Despite the US ambassador to China’s apparent soft rhetoric in which he rejected a cold war between the world’s two largest economies and referred to “decoupling” as unhealthy and “not smart,” some Chinese observers said on Wednesday that China should not be seduced by those “beautiful words” because the key to reversing the deterioration of US-China relations is whether the US government has the political will to implore Beijing to change its ways.
US Ambassador to China Nicholas Burns said on Tuesday at a virtual event hosted by the Washington-based think tank Stimson Center that the US is prepared to undertake high-level conversations with China and wants to improve lines of communication between the two nations.
The US’s relationship with China is still “complicated” and competitive, but Washington doesn’t want to go to war with Beijing and thinks greater communication would be beneficial, according to Burns.
Burns’ statements are seen as “follow-up” comments made after several top US officials discussed the US-China ties, which are thought to be the most important and complicated ones. Following comments made by US Treasury Secretary Janet Yellen on April 20 that the two nations “can and need to find a way to live together,” US National Security Advisor Jake Sullivan said on April 27 at the US think tank Brookings Institution that the US is not attempting to “decouple” its economy from China’s.
“Yellen, Sullivan, and Burns all emphasized dialogue, but they did not mention anything about correcting the wrongdoings of the Biden administration, for example, about the [US-launched] trade war or tech restrictions [against China],” said Lü Xiang, a research fellow at the Chinese Academy of Social Sciences, to the Global Times on Wednesday.
This demonstrates that, while the US government hasn’t made it clear that it will stop engaging in wrongdoing, it also worries that China will retaliate if it continues to put pressure on issues like Taiwan, Xinjiang, the South China Sea, and fentanyl, Lü said. Burns’ comments, he said, “serve to ‘test the water’ to determine how far China would accept their policies.
Relations between the US and China have deteriorated, particularly after the US shot down a Chinese blimp intended for civilian use in February, which Chinese diplomats and experts called “hysterical and absurd.” According to US media sources, US Secretary of State Antony Blinken’s planned trip to China after the airship disaster was canceled, even though the Chinese side didn’t confirm such a trip.
Tsai Ing-wen, a regional leader from Taiwan who was traveling through the US on the pretense of “transit,” met with US House Speaker Kevin McCarthy in California at the beginning of April. Since it was a significant provocation by the US side and went against the one-China concept, this episode also prompted vehement protest from the Chinese side.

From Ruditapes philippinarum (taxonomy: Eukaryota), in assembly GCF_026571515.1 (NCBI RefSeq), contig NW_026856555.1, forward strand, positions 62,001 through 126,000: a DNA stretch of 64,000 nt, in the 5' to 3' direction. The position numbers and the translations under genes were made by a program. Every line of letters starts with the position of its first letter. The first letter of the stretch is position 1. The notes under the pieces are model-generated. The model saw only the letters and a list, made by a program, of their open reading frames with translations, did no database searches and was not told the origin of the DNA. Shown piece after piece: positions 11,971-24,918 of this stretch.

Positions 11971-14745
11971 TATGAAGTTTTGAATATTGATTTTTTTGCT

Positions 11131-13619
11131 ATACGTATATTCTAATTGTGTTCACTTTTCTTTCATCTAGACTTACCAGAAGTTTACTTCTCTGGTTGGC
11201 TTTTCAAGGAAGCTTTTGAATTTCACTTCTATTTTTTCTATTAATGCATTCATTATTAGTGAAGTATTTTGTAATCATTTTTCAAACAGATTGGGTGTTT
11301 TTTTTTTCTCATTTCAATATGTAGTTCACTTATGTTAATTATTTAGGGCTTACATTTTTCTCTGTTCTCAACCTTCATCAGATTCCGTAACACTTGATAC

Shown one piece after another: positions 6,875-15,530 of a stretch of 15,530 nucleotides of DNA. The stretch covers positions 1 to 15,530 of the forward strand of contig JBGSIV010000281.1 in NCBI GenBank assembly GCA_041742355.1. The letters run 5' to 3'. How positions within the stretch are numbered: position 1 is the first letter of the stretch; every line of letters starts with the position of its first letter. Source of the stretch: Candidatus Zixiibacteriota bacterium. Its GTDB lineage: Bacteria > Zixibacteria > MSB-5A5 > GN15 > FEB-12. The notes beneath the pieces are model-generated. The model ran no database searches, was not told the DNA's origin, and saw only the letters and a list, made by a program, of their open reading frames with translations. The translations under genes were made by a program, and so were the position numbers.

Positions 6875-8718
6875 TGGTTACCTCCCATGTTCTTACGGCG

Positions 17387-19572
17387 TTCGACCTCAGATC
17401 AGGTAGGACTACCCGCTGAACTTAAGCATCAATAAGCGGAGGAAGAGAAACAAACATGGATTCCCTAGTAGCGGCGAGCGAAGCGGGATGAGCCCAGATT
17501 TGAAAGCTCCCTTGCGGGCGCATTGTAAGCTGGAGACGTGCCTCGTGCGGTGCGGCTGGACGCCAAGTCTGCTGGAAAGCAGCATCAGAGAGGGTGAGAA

Some Chinese analysts feel Beijing currently has little interest in dealing with Washington because of the fact that Washington’s actions have always been at odds with its words. According to them, the US cannot come up with these “sweet words” while stabbing China in the back. The US has not yet followed through on the promise that US President Joe Biden made to the senior official of China at a meeting that took place on the fringes of the G20 leaders’ summit in Bali in November 2022.
must follow through on its promises
Burns said at the event on Tuesday that the US government has maintained a consistent stance toward the island of Taiwan, urging that any settlement of the disputes across the Taiwan Straits must be peaceful.
It is up to the US to determine if ties between the US and China will improve soon. The US should demonstrate via deeds rather than just words that “it’s not always the greatest talker who is the least doer.” The China Foreign Affairs University’s Li Haidong told the Global Times on Wednesday.
Burns visited the Center for American Studies at Fudan University on April 26 and talked with Chinese researchers there, including the center’s director Wu Xinbo, before going to the Stimson Center’s online event. According to Wu, who spoke to the Global Times on Wednesday, “the window of opportunity for the improvement of China-US relations this year is slowly closing, that is, time is running out.”
There are two main categories: The first is the Taiwan issue. Instead of doing one way and speaking another, the US should adopt a one-China policy. The second is that the US shouldn’t create technological blockades against China with such ‘decoupling’ steps, Wu added.
“It’s unclear whether Washington genuinely wants to have dialogue with Beijing or it just intends to create this false image of managing strategic rivalry with China and putting it under control in front of its allies,” Li Haidong said. He was of the opinion that any change in rhetoric won’t hide the US’ true intention of “decoupling” from key areas in its China policy, which is set to create conflict and division.
Additionally, it depends on how motivated politically the Biden administration is to strengthen the two-way relations. Burns may have made certain remarks that are favorable for US-China ties, but the Biden administration will not be much impacted by such remarks, Wu said.